For ideas about how to do this, we might consult some dictionaries, since most of them do a better job of defining than the authors of the Dictionary Act, whose first concern is not lexicography, but getting re-elected.The originalists in Congress may prefer to go back to eighteenth-century dictionaries for the revision.But changes in writing technology have rendered the Act’s definition of writing seriously out of date.The Dictionary Act tells us that in the law, singular includes plural and plural, singular, unless context says otherwise; the present tense includes the future; and the masculine includes the feminine (but not the other way around–so much for equal protection). as well as individuals,” which is why AT&T is currently trying to convince the Supreme Court that it is a person entitled to “personal privacy.” (The Act doesn’t specify whether “insane person” includes “insane corporation.”) And then there’s the definition of writing. Because the meaning of the words in our laws isn’t always clear, the very first of our federal laws, the Dictionary Act–the name for Title 1, Chapter 1, Section 1, of the U. Code–defines what some of the words in the rest of the Code mean, both to guide legal interpretation and to eliminate the need to explain those words each time they appear.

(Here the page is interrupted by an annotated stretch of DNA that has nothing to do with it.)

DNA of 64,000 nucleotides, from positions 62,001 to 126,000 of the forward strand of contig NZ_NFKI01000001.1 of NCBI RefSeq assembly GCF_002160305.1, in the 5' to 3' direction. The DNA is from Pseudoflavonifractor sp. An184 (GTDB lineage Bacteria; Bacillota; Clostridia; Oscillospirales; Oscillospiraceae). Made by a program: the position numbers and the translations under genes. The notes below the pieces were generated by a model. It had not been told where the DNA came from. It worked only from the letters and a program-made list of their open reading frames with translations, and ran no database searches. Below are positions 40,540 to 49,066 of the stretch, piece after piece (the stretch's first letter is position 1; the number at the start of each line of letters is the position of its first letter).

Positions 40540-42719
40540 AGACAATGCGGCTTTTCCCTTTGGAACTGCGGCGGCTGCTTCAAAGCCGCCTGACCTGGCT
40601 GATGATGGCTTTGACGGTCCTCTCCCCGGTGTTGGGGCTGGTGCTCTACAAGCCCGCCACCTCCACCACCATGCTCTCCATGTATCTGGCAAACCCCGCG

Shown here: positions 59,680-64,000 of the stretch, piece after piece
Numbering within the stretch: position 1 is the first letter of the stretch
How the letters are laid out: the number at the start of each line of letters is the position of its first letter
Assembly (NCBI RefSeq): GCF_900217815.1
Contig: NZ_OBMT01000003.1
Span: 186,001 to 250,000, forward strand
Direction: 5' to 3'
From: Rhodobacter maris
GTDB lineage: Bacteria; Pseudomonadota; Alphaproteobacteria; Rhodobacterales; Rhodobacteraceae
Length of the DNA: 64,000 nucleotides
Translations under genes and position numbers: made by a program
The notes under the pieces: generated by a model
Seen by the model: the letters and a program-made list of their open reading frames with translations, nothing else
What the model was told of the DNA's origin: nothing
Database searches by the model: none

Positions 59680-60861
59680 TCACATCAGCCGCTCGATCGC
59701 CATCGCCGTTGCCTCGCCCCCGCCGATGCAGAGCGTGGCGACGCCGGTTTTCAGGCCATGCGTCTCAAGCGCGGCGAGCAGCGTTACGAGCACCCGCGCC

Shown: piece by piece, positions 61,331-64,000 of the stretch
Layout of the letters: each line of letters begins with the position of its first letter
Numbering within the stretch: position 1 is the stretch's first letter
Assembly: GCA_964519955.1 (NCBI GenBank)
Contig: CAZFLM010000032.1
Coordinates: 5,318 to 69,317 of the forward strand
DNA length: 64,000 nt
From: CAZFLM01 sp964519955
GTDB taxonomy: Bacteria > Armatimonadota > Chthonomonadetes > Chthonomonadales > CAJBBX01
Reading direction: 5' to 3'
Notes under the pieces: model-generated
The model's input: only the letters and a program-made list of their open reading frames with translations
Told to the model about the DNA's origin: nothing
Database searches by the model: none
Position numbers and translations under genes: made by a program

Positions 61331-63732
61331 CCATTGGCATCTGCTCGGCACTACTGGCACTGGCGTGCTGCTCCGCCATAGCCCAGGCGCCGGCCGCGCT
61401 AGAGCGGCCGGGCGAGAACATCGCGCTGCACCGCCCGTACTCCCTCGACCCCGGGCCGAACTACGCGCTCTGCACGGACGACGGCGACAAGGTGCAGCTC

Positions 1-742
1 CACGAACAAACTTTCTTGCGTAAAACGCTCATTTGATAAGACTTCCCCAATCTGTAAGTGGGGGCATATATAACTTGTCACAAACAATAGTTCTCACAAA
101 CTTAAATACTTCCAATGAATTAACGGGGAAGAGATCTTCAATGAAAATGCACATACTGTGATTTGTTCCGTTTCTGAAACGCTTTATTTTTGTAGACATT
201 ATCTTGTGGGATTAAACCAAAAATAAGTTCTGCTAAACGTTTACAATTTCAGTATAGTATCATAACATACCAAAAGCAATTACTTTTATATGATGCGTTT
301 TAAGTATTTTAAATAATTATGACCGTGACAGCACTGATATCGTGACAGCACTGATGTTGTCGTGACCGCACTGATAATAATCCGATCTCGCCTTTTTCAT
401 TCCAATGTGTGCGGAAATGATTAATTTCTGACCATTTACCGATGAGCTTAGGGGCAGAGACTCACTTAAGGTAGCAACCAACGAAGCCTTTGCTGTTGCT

is “the act or art of forming letters on stone, paper, wood, or other suitable medium to record the ideas which characters and words express or to communicate the ideas by visible signs.” That’s not likely to further the digital revolution.
Call, chat or text with one of our peer advocates today.
Collins English Dictionary - Complete & Unabridged 2012 Digital Edition © William Collins Sons & Co.
The following types of maltreatment involve acts of commission: Failure to provide needs or to protect from harm or potential harm Acts of omission are the failure to provide for a child’s basic physical, emotional, or educational needs or to protect a child from harm or potential harm.
Like acts of commission, harm to a child might not be the intended consequence.